Hon Speaker, hon Minister Marthinus van Schalkwyk, hon Ministers, Deputy Ministers, Members of Parliament and colleagues, tourism in South Africa has until now been regulated by the Tourism Act of 1993.
Although effective, this Act fell short of some enabling provisions, as it was passed just before the advent of the democratic dispensation in 1994. In addition, it will be remembered that the tourism industry fell under the erstwhile Department of Environmental Affairs and Tourism, and thus did not receive the adequate attention it deserved.
In 2009 a stand-alone national Department of Tourism was established, and since then there has been an impressive policy and strategic alignment in the sector. The latest statistics indicate that the size of the tourism industry in South Africa is 8,3 million.
This industry has a total contribution of R251,8 billion to the gross domestic product and currently employs 1,2 million people in both direct and indirect jobs. In 2012, South Africa recorded a 10,2% increase in international arrivals, which was more than twice the international growth of 4%.
Interestingly, the industry has made strides and gains in the sector in our 20 years of democracy. On 4 December 2012, the Minister of Tourism introduced to Parliament a landmark in tourism legislation, namely the draft Tourism Bill.
This draft Bill provided the foundation for the new legislative framework for management and development of tourism in South Africa. The Bill seeks to provide for the development and promotion of sustainable tourism for the benefit of the Republic, its recipients and its visitors; continued existence of the South African Tourism Board; the establishment of the tourism gambling grading council; to regulate the tourism guide profession; to repeal certain laws; and to provide for matters connected therewith.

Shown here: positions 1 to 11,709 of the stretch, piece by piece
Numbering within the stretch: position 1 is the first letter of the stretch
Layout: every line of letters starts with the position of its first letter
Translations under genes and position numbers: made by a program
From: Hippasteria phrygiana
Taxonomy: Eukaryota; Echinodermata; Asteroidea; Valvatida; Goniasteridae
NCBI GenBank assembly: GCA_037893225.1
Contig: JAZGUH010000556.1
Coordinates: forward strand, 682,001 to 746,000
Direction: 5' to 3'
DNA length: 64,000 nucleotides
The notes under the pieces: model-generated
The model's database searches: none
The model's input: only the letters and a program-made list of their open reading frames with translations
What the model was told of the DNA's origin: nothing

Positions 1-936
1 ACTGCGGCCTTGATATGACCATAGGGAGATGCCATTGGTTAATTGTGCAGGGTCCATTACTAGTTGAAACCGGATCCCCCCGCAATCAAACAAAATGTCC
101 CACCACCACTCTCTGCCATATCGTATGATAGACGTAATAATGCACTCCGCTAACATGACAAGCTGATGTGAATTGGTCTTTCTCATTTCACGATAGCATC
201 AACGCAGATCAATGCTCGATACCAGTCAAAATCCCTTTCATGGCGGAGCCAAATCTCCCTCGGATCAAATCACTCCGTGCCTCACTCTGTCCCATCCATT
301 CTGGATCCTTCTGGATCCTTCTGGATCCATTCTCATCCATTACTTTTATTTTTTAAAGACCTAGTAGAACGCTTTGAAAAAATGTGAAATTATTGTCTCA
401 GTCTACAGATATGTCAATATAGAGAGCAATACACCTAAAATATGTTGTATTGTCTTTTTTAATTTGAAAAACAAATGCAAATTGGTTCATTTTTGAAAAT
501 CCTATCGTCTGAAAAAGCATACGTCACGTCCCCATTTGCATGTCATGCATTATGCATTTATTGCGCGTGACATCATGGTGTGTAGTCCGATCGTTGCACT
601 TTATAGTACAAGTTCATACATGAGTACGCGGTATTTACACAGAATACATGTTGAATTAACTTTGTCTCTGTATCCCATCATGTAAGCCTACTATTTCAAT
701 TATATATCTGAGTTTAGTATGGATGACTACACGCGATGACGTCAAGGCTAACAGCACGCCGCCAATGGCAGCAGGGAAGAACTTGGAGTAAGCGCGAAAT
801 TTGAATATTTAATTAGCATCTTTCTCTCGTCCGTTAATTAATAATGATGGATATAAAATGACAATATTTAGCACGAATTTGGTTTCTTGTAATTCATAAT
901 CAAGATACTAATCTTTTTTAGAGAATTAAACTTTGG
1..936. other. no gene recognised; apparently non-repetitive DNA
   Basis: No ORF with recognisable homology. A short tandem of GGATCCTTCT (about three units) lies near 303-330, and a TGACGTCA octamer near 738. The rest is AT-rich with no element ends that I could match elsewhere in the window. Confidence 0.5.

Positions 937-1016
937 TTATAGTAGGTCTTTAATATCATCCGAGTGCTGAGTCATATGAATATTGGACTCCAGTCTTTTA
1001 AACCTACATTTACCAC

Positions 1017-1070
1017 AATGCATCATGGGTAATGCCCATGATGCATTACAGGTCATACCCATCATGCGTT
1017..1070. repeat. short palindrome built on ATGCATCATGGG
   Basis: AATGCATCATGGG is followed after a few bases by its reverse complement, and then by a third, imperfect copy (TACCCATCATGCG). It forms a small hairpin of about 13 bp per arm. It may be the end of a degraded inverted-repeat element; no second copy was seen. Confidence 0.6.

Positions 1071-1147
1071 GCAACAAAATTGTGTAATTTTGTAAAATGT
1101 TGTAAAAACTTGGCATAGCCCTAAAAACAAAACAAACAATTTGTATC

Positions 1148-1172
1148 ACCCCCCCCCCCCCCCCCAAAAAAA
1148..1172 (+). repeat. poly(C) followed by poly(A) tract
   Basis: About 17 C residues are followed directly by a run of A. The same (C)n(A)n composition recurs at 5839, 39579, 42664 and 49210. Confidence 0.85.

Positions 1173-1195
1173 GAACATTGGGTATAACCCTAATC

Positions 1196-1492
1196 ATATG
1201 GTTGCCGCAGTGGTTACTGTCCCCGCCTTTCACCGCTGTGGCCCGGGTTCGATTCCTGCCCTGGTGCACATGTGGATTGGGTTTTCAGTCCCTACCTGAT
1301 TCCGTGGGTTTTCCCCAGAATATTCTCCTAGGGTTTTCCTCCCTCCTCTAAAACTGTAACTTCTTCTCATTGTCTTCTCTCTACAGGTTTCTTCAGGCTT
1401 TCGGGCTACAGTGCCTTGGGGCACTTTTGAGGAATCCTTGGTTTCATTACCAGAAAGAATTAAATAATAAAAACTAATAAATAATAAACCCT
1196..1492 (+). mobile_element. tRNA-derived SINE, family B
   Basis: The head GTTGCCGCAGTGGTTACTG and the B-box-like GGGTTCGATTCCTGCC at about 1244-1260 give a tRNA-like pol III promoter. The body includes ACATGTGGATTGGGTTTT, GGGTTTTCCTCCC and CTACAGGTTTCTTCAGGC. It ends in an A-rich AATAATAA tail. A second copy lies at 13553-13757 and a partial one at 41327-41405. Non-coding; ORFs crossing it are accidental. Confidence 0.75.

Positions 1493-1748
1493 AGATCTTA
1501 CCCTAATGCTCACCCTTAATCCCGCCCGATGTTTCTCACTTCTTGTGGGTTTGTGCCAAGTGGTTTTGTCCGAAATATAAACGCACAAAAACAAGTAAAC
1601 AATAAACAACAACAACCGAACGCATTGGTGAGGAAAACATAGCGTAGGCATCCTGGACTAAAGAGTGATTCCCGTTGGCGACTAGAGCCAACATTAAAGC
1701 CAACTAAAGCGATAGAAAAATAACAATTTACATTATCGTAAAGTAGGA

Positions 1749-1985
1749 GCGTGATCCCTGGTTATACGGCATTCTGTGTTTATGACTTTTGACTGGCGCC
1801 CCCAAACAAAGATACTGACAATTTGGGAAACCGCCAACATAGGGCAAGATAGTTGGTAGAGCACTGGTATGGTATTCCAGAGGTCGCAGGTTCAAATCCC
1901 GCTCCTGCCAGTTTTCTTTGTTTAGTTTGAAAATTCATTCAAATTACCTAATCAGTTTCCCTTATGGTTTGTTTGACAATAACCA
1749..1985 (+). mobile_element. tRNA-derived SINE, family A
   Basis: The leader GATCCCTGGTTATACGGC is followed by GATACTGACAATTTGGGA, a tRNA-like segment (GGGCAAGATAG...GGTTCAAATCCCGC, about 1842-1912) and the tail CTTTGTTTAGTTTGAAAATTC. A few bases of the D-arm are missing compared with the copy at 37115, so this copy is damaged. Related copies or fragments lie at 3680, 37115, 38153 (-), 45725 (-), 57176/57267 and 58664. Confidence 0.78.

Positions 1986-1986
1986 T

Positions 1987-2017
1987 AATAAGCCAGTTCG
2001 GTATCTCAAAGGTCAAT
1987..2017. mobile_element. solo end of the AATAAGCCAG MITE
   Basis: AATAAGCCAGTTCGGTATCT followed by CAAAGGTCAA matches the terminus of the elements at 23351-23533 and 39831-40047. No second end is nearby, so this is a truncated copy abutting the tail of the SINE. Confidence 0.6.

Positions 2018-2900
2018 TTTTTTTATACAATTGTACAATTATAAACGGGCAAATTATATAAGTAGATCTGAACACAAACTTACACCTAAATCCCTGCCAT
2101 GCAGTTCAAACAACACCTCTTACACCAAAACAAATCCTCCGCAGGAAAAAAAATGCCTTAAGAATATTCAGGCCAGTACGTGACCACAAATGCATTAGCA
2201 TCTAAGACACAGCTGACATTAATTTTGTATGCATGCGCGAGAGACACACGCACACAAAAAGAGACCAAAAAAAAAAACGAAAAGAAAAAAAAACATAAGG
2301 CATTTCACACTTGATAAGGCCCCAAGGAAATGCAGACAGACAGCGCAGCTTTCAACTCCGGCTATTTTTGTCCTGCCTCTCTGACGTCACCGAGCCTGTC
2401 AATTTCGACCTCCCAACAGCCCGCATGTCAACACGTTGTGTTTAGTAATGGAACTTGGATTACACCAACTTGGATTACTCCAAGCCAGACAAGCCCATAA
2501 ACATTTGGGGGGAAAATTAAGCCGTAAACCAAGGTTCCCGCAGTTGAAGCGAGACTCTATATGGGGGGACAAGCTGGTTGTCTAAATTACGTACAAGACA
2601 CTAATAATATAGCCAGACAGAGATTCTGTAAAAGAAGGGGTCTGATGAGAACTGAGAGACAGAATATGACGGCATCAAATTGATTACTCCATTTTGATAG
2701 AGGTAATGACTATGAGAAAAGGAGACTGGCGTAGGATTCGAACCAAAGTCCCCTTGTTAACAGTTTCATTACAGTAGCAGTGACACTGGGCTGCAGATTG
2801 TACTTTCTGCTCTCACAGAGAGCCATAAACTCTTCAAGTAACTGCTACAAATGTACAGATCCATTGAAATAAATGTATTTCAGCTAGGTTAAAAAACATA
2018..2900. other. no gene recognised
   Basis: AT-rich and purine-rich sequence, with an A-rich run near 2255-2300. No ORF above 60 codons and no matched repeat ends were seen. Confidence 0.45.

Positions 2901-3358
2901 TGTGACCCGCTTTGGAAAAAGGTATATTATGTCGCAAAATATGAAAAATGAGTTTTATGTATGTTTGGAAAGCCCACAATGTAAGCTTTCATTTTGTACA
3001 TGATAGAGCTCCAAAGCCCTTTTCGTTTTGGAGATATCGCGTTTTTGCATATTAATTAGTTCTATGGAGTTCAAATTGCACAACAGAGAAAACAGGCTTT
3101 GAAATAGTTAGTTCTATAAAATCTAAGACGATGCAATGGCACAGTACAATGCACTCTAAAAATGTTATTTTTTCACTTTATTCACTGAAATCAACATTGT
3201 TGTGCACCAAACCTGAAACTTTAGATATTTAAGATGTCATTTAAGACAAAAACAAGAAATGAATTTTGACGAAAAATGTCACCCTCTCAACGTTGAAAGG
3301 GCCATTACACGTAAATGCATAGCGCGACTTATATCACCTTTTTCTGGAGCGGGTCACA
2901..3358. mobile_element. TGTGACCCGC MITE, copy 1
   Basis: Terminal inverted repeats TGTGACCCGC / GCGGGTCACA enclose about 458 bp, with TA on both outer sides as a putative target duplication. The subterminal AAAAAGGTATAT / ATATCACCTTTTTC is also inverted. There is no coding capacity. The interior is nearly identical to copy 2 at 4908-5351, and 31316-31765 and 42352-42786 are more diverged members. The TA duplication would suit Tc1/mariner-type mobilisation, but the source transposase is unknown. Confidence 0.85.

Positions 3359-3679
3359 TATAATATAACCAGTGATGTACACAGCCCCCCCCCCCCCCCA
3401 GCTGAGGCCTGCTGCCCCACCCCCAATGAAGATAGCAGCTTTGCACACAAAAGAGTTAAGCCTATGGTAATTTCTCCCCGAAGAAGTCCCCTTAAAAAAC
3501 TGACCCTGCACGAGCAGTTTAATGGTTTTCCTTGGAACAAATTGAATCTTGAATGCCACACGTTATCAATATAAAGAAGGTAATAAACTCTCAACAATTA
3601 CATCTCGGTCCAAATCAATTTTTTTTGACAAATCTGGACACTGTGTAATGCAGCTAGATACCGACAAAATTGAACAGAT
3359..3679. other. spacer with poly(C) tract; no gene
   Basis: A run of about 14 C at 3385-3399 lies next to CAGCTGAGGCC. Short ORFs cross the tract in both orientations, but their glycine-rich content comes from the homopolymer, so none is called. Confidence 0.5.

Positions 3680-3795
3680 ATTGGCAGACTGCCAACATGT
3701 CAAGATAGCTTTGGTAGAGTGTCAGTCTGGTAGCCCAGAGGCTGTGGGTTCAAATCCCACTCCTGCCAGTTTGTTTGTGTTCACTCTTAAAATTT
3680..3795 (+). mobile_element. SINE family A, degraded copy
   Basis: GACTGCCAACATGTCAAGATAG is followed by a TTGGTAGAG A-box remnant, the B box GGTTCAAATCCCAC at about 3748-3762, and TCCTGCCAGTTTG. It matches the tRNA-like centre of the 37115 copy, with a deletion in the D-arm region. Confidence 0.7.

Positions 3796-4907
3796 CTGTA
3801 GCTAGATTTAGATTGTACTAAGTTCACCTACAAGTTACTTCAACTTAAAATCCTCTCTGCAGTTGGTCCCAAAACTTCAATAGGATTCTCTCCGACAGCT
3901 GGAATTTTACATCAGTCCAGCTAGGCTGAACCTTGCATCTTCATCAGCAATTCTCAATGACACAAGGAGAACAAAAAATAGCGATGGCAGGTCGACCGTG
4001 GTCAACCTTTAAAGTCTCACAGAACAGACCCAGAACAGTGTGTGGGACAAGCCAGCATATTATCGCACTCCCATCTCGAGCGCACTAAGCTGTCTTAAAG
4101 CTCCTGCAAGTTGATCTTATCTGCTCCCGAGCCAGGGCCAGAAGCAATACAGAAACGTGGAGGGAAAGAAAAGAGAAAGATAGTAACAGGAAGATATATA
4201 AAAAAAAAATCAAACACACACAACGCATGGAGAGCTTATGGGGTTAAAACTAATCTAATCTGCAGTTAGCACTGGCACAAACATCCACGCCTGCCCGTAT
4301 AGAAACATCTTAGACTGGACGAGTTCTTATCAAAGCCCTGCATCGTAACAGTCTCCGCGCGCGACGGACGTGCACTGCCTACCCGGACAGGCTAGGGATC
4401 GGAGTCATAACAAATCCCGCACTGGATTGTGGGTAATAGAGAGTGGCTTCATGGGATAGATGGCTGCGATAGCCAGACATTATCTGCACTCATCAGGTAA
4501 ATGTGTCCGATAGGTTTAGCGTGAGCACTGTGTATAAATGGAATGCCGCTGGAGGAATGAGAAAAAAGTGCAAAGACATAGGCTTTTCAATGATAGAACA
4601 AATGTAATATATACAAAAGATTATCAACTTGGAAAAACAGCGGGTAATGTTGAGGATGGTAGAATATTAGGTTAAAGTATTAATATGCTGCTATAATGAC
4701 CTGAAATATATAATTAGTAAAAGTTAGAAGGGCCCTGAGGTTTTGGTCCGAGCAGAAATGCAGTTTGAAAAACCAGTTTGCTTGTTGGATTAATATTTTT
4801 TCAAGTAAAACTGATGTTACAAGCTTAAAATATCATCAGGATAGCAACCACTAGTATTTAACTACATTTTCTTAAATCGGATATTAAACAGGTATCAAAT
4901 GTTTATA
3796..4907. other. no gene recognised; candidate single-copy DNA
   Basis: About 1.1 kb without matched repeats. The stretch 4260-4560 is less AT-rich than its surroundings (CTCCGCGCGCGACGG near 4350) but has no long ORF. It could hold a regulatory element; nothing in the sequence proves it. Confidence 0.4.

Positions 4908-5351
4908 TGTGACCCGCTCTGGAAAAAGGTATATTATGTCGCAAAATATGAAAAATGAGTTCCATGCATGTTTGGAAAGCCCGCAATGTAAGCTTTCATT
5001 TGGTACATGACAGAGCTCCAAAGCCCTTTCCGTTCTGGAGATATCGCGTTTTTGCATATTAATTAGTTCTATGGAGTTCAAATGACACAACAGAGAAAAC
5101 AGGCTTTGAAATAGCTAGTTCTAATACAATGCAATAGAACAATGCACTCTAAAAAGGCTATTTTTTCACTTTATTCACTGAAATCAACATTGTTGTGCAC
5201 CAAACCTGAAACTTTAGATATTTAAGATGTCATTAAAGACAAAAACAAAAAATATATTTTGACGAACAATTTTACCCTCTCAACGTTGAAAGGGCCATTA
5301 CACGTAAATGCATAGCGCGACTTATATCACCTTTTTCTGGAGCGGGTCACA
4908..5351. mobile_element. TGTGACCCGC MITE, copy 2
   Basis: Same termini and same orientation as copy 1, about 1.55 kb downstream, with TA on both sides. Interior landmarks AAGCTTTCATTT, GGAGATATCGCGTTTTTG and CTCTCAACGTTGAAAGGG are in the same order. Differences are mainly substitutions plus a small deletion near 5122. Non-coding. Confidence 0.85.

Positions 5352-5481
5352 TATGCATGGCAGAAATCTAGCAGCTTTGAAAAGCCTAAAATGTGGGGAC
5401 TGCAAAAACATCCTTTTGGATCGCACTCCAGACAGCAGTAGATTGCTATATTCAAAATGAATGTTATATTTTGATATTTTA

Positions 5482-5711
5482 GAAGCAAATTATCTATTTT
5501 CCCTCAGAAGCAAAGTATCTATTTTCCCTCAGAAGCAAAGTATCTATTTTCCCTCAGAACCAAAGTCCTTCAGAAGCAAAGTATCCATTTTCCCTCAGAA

The Bill was classified as a section 76 Bill. After receiving the Bill, the Portfolio Committee on Tourism conducted public hearings and processed the Bill accordingly.
The Bill was then tabled in the National Assembly on 23 April 2013, and referred to the NCOP for its concurrence. The NCOP Select Committee on Trade and International Relations had a series of engagements and deliberations on the Bill with stakeholders in the nine provinces.
On 14 November 2013, the NCOP voted in favour of the Bill, with amendments. Seven provinces voted in favour of the Bill, and only two provinces could not vote due to technical issues with their voting mandates, but agreed to the Bill in principle.
When the Bill was referred back, the portfolio committee noted that there were no material changes and differences effected by the NCOP. The portfolio committee then unanimously adopted the Tourism Bill on 28 January 2014. I thank you.
There was no debate.